Gender-related aspects

The role of gender in hypertension guidelines is by and large ignored. The term “gender” was used for the first time in the 1988 JNC IV [22] and 1993 WHO guidelines [16] to replace biological sex and not to define the interrelated psychosocial factors hidden behind biological sex. However, gender mostly disappeared from current guidelines because of lacking evidence in the field. Hypertension guidelines report, however, social and psychological epidemiological data, e.g., lower vs. higher-income individuals or countries, rural vs. non-rural areas, and lower vs. higher educational patient levels. However, this type of evidence was not stratified by the biological sex to generate “gender attitudes.” Beyond the guideline paucity about gender-related epidemiological aspects of hypertension, there is lacking clinical guidance on transgender medicine issues for the effects on BP levels or cardiovascular events of drug treatments to change sex to an acquired gender. This is in specific relevant to testosterone therapy with lacking consent on the effects on BP levels [47].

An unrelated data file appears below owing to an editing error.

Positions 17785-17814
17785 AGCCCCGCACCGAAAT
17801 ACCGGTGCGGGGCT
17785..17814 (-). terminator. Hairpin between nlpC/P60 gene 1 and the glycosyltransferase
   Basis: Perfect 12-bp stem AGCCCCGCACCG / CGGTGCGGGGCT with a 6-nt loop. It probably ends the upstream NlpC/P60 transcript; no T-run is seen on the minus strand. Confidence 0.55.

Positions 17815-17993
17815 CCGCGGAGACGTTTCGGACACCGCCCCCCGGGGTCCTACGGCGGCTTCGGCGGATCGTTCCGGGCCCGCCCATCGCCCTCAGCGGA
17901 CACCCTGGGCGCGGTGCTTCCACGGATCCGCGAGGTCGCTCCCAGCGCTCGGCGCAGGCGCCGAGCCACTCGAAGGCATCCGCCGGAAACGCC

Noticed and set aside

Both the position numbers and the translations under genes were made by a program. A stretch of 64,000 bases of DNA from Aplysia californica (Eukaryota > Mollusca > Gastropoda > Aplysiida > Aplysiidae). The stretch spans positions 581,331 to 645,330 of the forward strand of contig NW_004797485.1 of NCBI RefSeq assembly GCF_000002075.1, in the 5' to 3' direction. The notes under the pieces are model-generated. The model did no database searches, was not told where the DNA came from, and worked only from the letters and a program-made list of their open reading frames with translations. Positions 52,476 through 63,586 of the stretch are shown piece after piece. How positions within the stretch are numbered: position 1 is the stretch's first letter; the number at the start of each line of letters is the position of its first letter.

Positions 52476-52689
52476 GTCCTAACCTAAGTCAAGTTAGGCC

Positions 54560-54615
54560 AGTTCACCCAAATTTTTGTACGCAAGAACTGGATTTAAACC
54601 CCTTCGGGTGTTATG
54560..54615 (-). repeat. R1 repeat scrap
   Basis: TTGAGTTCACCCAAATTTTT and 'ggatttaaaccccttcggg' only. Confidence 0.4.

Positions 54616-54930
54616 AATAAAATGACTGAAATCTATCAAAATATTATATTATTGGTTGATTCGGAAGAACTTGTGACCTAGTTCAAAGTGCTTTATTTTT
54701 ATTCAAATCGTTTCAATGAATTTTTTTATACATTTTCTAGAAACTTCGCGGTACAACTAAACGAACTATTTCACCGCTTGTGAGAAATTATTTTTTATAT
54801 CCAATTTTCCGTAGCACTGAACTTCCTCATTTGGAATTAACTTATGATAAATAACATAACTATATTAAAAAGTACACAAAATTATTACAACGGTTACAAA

Overall, the ESC/ESH guideline provides the most information about sex-specific aspects, followed by the ACC/AHA guideline, but in general those aspects are only very sparsely considered or documented in all evaluated hypertension guidelines highlighting thus an unmet need for future clinical research on this topic. This may include a thorough review of all clinical aspects of hypertension and particularly research on differences in the time-course of hypertension and development of sex-specific phenotypes of hypertension and organ damage. Future individual-patient data meta-analyses may also shed more light on sex-related BP-lowering outcome effects, including differential BP targets. Furthermore, studies with newer-generation oral contraceptive pills are desirable to define whether the new pill formulations are associated with BP increase and cardiovascular events. In addition, future trials in pregnancy are necessary to establish the optimal BP thresholds and targets to pursue following pharmacological treatment to reduce the rate of adverse pregnancy outcomes. In this regard, forthcoming guidelines should redefine the different phenotypes of hypertensive disorders in pregnancy and endorse a broader definition of preeclampsia. They may also draft recommendations on the association between hypertensive disorders in pregnancy and assisted reproductive technologies [48].